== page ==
DAYNA KURTZ Double Album Release Show

DAYNA KURTZ Double Album Release Show


Thu, April 5, 2012

Doors: 8:00 pm / Show: 9:00 pm

$8.00 - $10.00

This event is 21 and over

Dayna Kurtz
Dayna Kurtz
"They're different, Dayna Kurtz says of American Standard and
Secret Canon, Vol. 1, the two disparate yet complementary albums that she's releasing simultaneously. "But they're definitely both me."

Over the past decade, the Brooklyn-based vocalist/writer/musician/producer has built a formidable body of recordings, won an international reputation as a riveting live performer, amassed an extensive file of rapturous critical raves, and earned a fanatically devoted audience of fans around the world. She's achieved these distinctions on her own terms, releasing five albums and a live DVD on her own Kismet label, touring around the world on her own dime, and building a remarkably loyal fan base one person at a time.

Armed with an uncanny ability to stun audiences into submission, this musical free spirit has consistently refused to be pinned down by a single style or genre, building an inspired body of work that draws strength from a bottomless wellspring of American jazz, pop, blues, folk and country. The cinematic poetry of her songwriting is matched by the power of her voice, a rich, distinctly resonant instrument that's capable of immense emotional depth.

Kurtz's iconoclastic approach is underlined by her decision to
simultaneously release American Standard and Secret Canon, Vol. 1. Individually, each disc offers ample evidence of Kurtz's abundant talent. Together, they make a deeply compelling case for her status as a deeply adventurous, one-of-a-kind artist.

"These two records, " she explains, "cover the two dominant strands of blues-based DNA that wind through my musical body. One of those strands is American roots music from the traditions of rock 'n' roll and country, and the other is my lifelong love of smoky mid-century chanteuse records from the R&B and jazz bins."

American Standard is a typically expansive Kurtz set, from the plaintive intimacy of "Invocation" to the rockabilly-inflected swing
of "Good in '62" to the languid Mississippi grind of "Billboards for
Jesus." She recorded half of the album with her longtime drummer/co-producer Randy Crafton and her live band at Crafton's analog studio Kaleidoscope Sound in New Jersey, before she and Crafton traveled to Memphis' fabled Ardent Studios. At Ardent, they cut several tracks with Sun Records rockabilly legend Sonny Burgess and his band, the Legendary Pacers, whose members are all in their 70s and 80s and whose last personnel change occurred in 1961.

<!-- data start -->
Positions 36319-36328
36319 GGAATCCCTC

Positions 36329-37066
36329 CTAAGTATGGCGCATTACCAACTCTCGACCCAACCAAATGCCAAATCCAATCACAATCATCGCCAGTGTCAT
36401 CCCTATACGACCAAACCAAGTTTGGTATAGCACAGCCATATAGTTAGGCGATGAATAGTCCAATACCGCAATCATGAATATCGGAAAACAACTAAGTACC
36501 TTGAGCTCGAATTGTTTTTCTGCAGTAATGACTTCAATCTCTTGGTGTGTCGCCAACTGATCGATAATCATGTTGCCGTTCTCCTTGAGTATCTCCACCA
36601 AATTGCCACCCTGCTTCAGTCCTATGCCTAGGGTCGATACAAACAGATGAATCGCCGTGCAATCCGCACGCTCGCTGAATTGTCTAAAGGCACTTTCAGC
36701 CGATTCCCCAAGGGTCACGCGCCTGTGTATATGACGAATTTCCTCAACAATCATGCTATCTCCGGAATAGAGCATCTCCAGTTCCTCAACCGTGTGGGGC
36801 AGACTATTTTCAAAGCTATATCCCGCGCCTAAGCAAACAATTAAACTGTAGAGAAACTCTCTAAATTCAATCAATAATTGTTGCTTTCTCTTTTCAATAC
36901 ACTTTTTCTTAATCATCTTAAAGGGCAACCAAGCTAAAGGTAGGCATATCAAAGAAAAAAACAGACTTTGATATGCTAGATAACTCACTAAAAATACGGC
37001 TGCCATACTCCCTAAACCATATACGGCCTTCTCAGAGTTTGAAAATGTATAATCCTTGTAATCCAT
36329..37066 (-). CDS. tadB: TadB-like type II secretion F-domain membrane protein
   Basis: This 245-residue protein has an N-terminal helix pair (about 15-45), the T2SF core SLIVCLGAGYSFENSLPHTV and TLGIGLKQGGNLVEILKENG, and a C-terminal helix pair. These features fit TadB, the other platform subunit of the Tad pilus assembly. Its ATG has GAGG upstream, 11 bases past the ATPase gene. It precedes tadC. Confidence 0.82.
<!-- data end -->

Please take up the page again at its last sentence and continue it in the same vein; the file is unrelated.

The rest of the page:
From there, they moved to New Orleans, where they recorded the
ebullient "Election Day" with local brass band the Nightcrawlers
(recently featured in HBO's Treme).

Along with several bracing Kurtz originals, American Standard
spotlights the artist's uncanny skill as an interpreter of other
songwriters' compositions. She turns Elliott Smith's "Don't Go
Down" into a howling, desperate blues plea, while bringing a
haunting warmth to Paul Westerberg's "Here Comes a Regular,"
on which Kurtz plays lap steel and French/Israeli chanteuse Keren
Ann provides backing vocals. She also breathes new fire into
the '50s rockabilly nugget "Lou Lou Knows," and tackles Sonny
Burgess' "Hangin' Round My Baby" with an organic passion that's
reciprocated by Burgess and the Pacers.

"I've always been a bit of a genre outlaw. which I guess makes it a
little rough to market me," Kurtz states. "But I'm in love with music,
not with genres. If it's a great song, it's a great song. The songs I
wrote for American Standard, and the songs that I covered for it, were
deeply influenced by my recent obsession with collecting 'lost' songs

by forgotten singers on regional labels."

Secret Canon, Vol. 1, recorded live to tape in New Jersey and

New Orleans, spotlights Kurtz's sublime interpretive abilities, with
the artist putting her stamp on such obscure gems as "Do I Love
You," a startlingly intimate ballad by seminal Texas/L.A. blues-jazz
figure Floyd Dixon; "Sweet Lotus Blossom," a 1930s-vintage ode
to addiction; "If Yesterday Could Only Be Tomorrow" and "Come
In Out of the Rain," both originally recorded by a pre-pop stardom
Nat "King" Cole with his jazz-blues combo the King Cole Trio; and
the memorably titled "Don't Fuck Around with Love," originally a
tongue-in-cheek doo wop novelty in 1962 by Boston vocal group the

"I love finding Great Lost Songs and Great Lost Singers, and I'm
drawn to artists and songs that fall through the cracks," Kurtz notes.
"My favorite period for that is the mid-late '50s and early '60s,
because the lines between genres hadn't really been drawn yet.
There were so many wonderful storefront record labels during that
period, and so many regional artists and writers released so many
brilliant songs that were only heard by a handful of people. And
they're still out there, for those who are willing to dig."

Most of Secret Canon, Vol. 1 was recorded with Kurtz's longstanding